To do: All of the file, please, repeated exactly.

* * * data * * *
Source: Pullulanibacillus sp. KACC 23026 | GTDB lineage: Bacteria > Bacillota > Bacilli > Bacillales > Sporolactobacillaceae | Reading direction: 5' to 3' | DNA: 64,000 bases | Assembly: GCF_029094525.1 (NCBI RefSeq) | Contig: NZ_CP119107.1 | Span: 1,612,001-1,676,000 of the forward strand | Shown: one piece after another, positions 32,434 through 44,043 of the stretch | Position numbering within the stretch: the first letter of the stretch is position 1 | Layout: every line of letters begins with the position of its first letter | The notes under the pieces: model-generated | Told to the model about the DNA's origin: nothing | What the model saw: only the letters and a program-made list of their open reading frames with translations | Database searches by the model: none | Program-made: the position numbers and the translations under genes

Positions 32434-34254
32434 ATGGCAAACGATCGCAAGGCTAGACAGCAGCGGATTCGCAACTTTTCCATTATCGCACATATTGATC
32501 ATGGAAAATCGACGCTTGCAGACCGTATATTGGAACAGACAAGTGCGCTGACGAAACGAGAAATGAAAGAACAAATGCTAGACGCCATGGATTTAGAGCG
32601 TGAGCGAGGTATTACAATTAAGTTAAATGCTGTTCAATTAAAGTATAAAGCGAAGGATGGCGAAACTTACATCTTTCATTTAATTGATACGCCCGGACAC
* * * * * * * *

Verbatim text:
Source: Pullulanibacillus sp. KACC 23026 | GTDB lineage: Bacteria > Bacillota > Bacilli > Bacillales > Sporolactobacillaceae | Reading direction: 5' to 3' | DNA: 64,000 bases | Assembly: GCF_029094525.1 (NCBI RefSeq) | Contig: NZ_CP119107.1 | Span: 1,612,001-1,676,000 of the forward strand | Shown: one piece after another, positions 32,434 through 44,043 of the stretch | Position numbering within the stretch: the first letter of the stretch is position 1 | Layout: every line of letters begins with the position of its first letter | The notes under the pieces: model-generated | Told to the model about the DNA's origin: nothing | What the model saw: only the letters and a program-made list of their open reading frames with translations | Database searches by the model: none | Program-made: the position numbers and the translations under genes

Positions 32434-34254
32434 ATGGCAAACGATCGCAAGGCTAGACAGCAGCGGATTCGCAACTTTTCCATTATCGCACATATTGATC
32501 ATGGAAAATCGACGCTTGCAGACCGTATATTGGAACAGACAAGTGCGCTGACGAAACGAGAAATGAAAGAACAAATGCTAGACGCCATGGATTTAGAGCG
32601 TGAGCGAGGTATTACAATTAAGTTAAATGCTGTTCAATTAAAGTATAAAGCGAAGGATGGCGAAACTTACATCTTTCATTTAATTGATACGCCCGGACAC